PITCHERS LIVE UP TO PROMISE
On Thursday, I invoked hyperbole in previewing the University of San Diego tournament: “never before has such a collection of high-profile arms been brought together for one regular season tournament.” On Thursday, I was worried I might be proven wrong, as California beat Fresno State 14-4, and San Diego State won a nail-biter against Cal Poly 9-8. However, for the rest of the weekend, pitching dominated; only three times in the remaining ten games did a team score over five runs. I went 7-5 picking the weekend, but 0-4 in picking games involving the Cal Golden Bears, who have to be considered the tournament’s biggest winner. Cal went 3-1, losing only to Missouri and Aaron Crow in a game that saw ace Tyson Ross scratched and fill-in Todd Fitzgerald run out of the game in the first inning. Fresno State lost their first three games before salvaging a victory on Sunday, earning the title of the tournament’s biggest loser. The top pitching performances from the weekend: Brian Matusz’ 11 strikeouts in seven innings against Fresno; Tanner Scheppers’ nine strikeouts in a six-inning loss against Matusz; and lefty Derrick Saito shutting down Fresno State over six innings, garnering nine strikeouts. With four one-run games in four days, surely everyone in attendance got their money’s worth of good college baseball.
STRENGTH OR WEAKNESS?
We learned one of two things in South Carolina’s two-game home-and-home sweep of Clemson this weekend: either the Gamecocks can pitch, or the Tigers can’t hit. Clemson scored just one run in each of the two games, slugging an abysmal .294. If South Carolina can pitch, they became an immediate Omaha favorite, because pitching has been their weakness for years. On Friday, South Carolina used a pair of veteran juniors as Mike Cisco pitched one-run ball over 7 1/3 innings before turning it over to Will Atwood. On Saturday, sophomore Blake Cooper had a great second outing, pitching six scoreless innings before closer Curtis Johnson shut the door. Clemson knew their offense would be a problem when they lost 40 home runs after Andy D’Alessio, Marquez Smith, and Taylor Harbin all left via the draft. While South Carolina couldn’t neutralize red-hot left fielder Wilson Boyd (he went 4-for-8), the rest of the lineup managed just 13 hits in 60 at-bats. To have success in June, Clemson is going to need seniors Doug Hogan and Stan Widmann to play much better, while South Carolina is going to need their weekend’s pitching to be a sign of things to come.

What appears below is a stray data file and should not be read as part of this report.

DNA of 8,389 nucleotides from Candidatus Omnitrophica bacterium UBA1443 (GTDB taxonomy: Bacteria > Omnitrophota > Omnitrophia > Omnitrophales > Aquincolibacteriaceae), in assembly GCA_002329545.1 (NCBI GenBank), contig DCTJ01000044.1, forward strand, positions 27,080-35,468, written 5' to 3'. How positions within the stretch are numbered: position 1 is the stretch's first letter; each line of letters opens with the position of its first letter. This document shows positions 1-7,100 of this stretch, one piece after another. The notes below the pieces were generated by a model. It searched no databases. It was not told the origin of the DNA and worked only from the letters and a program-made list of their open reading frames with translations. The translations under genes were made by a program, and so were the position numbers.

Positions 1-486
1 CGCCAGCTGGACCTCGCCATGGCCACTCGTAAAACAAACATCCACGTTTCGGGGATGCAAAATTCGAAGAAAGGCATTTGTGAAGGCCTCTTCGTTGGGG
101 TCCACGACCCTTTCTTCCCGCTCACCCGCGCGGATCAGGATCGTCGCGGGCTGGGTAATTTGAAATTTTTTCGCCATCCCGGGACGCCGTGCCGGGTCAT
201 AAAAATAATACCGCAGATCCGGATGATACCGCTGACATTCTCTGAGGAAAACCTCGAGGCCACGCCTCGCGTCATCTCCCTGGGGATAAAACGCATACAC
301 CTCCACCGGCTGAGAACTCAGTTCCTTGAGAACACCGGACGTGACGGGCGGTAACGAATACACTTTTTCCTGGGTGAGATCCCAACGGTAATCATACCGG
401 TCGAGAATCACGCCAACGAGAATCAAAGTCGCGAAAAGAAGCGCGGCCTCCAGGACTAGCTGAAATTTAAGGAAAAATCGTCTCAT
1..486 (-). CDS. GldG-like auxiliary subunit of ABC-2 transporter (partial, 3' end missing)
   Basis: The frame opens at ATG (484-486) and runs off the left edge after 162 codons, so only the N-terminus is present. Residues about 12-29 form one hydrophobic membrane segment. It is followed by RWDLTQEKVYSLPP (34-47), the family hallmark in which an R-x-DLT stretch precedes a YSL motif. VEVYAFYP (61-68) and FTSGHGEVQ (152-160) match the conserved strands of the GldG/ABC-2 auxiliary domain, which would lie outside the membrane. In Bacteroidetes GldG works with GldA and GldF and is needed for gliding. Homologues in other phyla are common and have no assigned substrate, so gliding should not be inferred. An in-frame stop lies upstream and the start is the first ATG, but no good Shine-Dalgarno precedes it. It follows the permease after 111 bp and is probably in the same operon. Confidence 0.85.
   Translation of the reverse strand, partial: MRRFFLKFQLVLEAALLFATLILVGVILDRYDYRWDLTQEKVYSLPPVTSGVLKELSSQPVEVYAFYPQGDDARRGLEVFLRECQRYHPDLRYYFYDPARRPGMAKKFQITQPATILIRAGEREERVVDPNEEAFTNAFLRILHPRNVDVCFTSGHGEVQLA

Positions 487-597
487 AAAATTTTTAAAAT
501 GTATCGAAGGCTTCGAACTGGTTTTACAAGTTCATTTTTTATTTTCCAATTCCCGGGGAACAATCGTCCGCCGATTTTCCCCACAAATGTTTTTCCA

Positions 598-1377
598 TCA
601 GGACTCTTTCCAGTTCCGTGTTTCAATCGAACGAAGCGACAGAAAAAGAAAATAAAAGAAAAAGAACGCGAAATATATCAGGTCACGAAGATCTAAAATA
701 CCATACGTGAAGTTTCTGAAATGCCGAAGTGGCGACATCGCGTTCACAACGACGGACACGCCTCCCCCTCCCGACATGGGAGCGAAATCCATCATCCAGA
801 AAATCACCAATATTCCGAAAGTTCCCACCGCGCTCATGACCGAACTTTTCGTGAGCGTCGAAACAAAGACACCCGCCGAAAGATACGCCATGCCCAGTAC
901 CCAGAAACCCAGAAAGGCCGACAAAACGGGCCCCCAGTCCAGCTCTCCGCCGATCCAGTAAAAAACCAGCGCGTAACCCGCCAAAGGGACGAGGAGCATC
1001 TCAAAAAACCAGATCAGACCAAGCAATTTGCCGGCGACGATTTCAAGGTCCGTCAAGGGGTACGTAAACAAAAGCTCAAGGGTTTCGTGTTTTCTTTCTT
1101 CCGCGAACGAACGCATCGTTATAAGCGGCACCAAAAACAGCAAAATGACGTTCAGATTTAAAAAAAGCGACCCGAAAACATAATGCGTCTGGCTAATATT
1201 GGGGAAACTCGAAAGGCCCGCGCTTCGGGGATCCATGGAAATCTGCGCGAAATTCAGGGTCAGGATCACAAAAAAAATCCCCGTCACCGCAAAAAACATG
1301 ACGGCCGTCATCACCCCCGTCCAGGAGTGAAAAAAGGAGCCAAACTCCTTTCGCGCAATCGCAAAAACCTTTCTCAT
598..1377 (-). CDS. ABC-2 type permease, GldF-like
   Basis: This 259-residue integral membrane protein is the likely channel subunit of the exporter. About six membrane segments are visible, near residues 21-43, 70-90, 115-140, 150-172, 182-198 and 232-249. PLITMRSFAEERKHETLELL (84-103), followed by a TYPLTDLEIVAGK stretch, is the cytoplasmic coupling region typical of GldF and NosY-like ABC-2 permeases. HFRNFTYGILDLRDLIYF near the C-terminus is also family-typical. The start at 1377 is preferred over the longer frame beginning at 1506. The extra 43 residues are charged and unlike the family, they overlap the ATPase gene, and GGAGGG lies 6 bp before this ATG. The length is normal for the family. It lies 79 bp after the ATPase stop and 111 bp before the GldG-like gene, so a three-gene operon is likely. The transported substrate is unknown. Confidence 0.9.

DIRTBAGS CAN’T STOP PITCHING
Things only continue to look brighter in Long Beach, as the Dirtbags followed up a series win against Rice a week ago with a weekend sweep of Wichita State. The Shockers didn’t get much baseball in the first weekend because of rain, but surely coach Gene Stephenson believed his bats would produce more than 10 runs in three games. Such run prevention continues to be the story for the Dirtbags, particularly on Friday nights. After making a name for himself a week ago, Long Beach State ace Andrew Liebel scattered four hits and a walk against 11 strikeouts in 7 1/3 shutout innings. Liebel went to two balls on just 11 of the 28 batters he faced, and just six of the first 21. I’m beginning to think Liebel could be on a similar meteoric rise in draft status akin to those of David Kopp and Will Kline last year–two right-handers short on stuff who had big seasons, leading to early second-round draft selections. Amazingly enough, Liebel could perhaps even go higher in the draft than Saturday’s starters, LBSU’s Vance Worley and Wichita’s Aaron Shafer, two highly-regarded freshmen who combined to allow 20 hits in 11 2/3 innings in Saturday’s 8-5 Dirtbags win. Sunday belonged to 18-year-old Jake Thompson, who struck out eight and walked nobody in seven innings. The Dirtbags certainly proved this weekend that if their offense produces, their pitching is good enough to win a lot of ballgames.
THE DEBUT EDITION OF THE BASEBALL PROSPECTUS COLLEGE 12
1. Ole Miss
2. Arizona State
4. North Carolina
5. South Carolina
7. Long Beach State
12. Florida State